With that last sentence, Ed looked up at Roy imploringly.
“...I wont tell him, Ed,” Roy promised. Some of the tenseness in Ed’s curled form eased at that and Roy allowed himself to feel the tiniest bit of relief. Good, at least he had the kid’s trust...
Hesitantly, Roy ghosted his hand forward and took Ed’s arm again, gently this time, pulling it toward him so that he could look at it. It wasn’t a pretty sight. The gashes weren’t really bleeding much anymore, but the area was festering badly. The gashes themselves were discolored and oozing pale pus and there were faint red lines radiating from the wounds like the rays of a dying sun: a telltale sign of infection.
“I have to take you to a hospital, Fullmetal,” Roy told him as gently as he could, “This looks bad.”
“I can’t. They’ll tell Al what I did... He’ll find out...”
“I’ll lie. I’ll make something up to tell Al,” Roy invented, “and I’ll tell the doctors to keep their mouths shut.”
Ed didn’t say anything to that, but Roy could tell that he wasn’t convinced. Slowly, Ed pulled his arm out of the Colonel’s gentle grip and drew it to his chest. He turned his head and buried his face against the rumpled, sweat-soaked pillow, his eyes closed tightly to hold back a renewed onslaught of tears. His shoulders trembled and, in spite of his best efforts to keep it within him, a sob broke out from between his cracked lips.
“I’m sorry...” he wept into the pillow, shuddering through his anguish, “I’m so sorry, Colonel... god, I’m so stupid...!”
The lamenting, hopeless tones in Ed’s fragile voice wrapped themselves around Roy’s heart and squeezed hard. His throat constricted and the powerful urge to join Ed in his grief was almost overwhelming, because Roy knew exactly how he felt. He, too, had been there. He had stared death in the face and begged, “Please, please, just take me away from here...” but then had taken a step back and, like Ed, chose to live. There is no way to describe that dark, almost holy kind of pain and Roy knew all too well that it would never really go away...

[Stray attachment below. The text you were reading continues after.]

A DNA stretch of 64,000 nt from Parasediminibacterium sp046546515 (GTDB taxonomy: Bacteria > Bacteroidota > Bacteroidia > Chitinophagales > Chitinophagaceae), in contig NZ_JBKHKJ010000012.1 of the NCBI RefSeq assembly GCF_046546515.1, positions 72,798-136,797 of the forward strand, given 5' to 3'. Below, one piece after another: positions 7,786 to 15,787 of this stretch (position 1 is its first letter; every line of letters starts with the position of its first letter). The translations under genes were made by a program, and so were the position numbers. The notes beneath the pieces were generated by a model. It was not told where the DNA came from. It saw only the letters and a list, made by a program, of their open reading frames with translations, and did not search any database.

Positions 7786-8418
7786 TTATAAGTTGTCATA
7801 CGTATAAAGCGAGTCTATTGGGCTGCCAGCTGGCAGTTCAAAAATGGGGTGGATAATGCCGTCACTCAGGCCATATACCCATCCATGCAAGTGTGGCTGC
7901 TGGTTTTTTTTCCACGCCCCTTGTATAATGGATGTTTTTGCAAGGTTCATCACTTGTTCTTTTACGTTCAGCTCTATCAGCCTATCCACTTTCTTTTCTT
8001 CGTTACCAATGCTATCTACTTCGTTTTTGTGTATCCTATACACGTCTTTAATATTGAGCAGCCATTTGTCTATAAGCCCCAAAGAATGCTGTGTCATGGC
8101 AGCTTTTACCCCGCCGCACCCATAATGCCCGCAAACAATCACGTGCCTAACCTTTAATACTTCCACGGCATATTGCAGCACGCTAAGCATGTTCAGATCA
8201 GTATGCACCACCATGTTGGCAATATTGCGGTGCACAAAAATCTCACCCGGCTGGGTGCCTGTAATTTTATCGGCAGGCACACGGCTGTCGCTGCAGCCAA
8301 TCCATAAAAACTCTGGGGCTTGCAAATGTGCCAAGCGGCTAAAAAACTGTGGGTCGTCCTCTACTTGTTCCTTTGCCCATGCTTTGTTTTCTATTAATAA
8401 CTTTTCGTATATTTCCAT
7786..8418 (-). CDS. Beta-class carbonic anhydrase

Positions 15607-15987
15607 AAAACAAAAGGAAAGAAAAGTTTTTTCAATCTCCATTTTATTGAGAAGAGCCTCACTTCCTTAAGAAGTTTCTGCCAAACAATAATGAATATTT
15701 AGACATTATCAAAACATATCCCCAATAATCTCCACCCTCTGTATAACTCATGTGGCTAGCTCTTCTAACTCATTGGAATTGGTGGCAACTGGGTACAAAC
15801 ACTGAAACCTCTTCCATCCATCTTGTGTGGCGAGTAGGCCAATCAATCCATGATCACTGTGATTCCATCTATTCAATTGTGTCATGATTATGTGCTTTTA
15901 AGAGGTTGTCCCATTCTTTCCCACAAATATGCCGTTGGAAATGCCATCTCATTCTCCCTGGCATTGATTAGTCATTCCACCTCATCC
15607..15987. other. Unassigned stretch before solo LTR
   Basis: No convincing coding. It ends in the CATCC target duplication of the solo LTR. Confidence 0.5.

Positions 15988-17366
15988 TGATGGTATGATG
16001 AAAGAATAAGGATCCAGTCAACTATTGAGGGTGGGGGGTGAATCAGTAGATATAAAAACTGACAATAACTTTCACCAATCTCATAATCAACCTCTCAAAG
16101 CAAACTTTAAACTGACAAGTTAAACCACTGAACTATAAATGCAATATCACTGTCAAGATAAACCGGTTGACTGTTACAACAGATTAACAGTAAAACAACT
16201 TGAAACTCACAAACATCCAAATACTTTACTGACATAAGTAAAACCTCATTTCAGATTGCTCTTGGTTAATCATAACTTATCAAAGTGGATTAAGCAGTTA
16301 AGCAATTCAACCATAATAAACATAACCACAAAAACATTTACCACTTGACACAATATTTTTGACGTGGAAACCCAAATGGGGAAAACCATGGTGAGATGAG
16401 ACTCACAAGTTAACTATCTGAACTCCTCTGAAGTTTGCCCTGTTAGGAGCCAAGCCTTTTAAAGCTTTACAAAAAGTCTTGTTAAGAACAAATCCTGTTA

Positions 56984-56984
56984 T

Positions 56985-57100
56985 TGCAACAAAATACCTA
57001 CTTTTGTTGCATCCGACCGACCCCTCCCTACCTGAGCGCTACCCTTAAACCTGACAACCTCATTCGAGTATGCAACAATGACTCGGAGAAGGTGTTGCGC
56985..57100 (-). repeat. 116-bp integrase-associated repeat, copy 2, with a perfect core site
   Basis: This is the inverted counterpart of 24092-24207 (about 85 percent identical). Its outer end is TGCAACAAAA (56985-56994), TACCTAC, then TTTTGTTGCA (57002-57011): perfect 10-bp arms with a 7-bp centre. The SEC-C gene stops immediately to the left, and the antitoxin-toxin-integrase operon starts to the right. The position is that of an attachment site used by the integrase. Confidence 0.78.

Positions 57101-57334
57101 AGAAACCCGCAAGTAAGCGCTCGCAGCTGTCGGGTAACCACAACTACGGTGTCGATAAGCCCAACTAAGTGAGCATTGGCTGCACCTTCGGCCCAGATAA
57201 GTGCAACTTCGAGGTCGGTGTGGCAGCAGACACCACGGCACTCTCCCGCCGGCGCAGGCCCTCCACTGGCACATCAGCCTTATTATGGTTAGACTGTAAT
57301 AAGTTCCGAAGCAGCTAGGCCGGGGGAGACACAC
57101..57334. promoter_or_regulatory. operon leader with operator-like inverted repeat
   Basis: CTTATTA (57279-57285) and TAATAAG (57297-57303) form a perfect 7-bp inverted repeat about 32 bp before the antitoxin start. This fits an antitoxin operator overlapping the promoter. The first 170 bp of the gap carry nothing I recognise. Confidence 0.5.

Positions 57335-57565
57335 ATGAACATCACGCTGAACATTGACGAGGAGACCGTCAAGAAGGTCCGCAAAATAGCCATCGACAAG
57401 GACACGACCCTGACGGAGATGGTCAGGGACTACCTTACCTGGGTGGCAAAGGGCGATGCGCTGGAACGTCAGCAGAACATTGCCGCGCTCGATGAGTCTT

No. Roy could not give in to those thoughts now. Not when Ed needed him. He took a deep breath and steadied himself, hesitantly reaching forward to brush the kid’s hair out of his face.
“You’re not stupid, Edward,” Roy told him quietly, then sighed and added, “You just do stupid things sometimes.... But we all do stupid things, kid—believe me: I do them all the time—and we can still fix this if you’ll just let me help you. Let me take you to a hospital.”
Ed whimpered and gave another choked sob, drawing his limbs more closely against himself. He was so ill. Ill and scared. He could be dying. It might already be too late; the infection might be too severe to fight... or maybe he didn’t want to fight it anymore. Roy’s heart tightened with empathy again and he reached for the damp handkerchief that was crumpled beside the suffering boy. He picked it up and drew it across Ed’s brow again, trying to soothe him. Ed would never have allowed this contact while in his right mind, so Roy sadly took advantage of the rare chance to prove that he really did care for the little hell-raiser, even if he had trouble showing it most of the time. Roy wiped the tears from Ed’s cheek with the same careful tenderness that he had seen Maes Hughes use when drying his baby daughter’s eyes. Ed’s furrowed brow smoothed a little under Roy touch and he opened his eyes, looking up at his commander blearily.
“Please, Ed,” Roy tried again, “let me take you in. I will force you if I have to, but I’d rather you came along without a fight.”
Ed gave no reaction to Roy’s words for several beats, just looked up at him with a painful, heartbreaking sadness. Then, uncertainly, he nodded.
“...Okay,” he rasped, his voice so quiet that the light pattering of rain on the window might have been louder.